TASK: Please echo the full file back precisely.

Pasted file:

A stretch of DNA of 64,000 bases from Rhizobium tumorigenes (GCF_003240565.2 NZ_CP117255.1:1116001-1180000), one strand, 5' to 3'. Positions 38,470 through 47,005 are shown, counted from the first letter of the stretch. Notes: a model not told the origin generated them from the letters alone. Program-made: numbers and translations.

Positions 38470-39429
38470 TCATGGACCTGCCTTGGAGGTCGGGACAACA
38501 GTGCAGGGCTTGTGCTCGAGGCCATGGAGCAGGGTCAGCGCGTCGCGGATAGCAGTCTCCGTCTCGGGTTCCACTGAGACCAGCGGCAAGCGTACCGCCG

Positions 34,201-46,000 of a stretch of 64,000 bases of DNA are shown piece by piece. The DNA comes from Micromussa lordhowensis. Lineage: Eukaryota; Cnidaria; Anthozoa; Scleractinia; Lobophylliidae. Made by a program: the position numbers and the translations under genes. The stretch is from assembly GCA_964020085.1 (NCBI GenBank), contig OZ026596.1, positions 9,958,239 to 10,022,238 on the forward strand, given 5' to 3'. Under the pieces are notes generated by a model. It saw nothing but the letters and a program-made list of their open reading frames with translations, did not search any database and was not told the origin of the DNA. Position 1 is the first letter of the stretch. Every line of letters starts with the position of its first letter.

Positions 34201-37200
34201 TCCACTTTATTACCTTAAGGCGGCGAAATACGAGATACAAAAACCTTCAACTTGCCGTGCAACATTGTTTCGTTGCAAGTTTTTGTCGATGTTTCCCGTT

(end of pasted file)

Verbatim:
A stretch of DNA of 64,000 bases from Rhizobium tumorigenes (GCF_003240565.2 NZ_CP117255.1:1116001-1180000), one strand, 5' to 3'. Positions 38,470 through 47,005 are shown, counted from the first letter of the stretch. Notes: a model not told the origin generated them from the letters alone. Program-made: numbers and translations.

Positions 38470-39429
38470 TCATGGACCTGCCTTGGAGGTCGGGACAACA
38501 GTGCAGGGCTTGTGCTCGAGGCCATGGAGCAGGGTCAGCGCGTCGCGGATAGCAGTCTCCGTCTCGGGTTCCACTGAGACCAGCGGCAAGCGTACCGCCG

Positions 34,201-46,000 of a stretch of 64,000 bases of DNA are shown piece by piece. The DNA comes from Micromussa lordhowensis. Lineage: Eukaryota; Cnidaria; Anthozoa; Scleractinia; Lobophylliidae. Made by a program: the position numbers and the translations under genes. The stretch is from assembly GCA_964020085.1 (NCBI GenBank), contig OZ026596.1, positions 9,958,239 to 10,022,238 on the forward strand, given 5' to 3'. Under the pieces are notes generated by a model. It saw nothing but the letters and a program-made list of their open reading frames with translations, did not search any database and was not told the origin of the DNA. Position 1 is the first letter of the stretch. Every line of letters starts with the position of its first letter.

Positions 34201-37200
34201 TCCACTTTATTACCTTAAGGCGGCGAAATACGAGATACAAAAACCTTCAACTTGCCGTGCAACATTGTTTCGTTGCAAGTTTTTGTCGATGTTTCCCGTT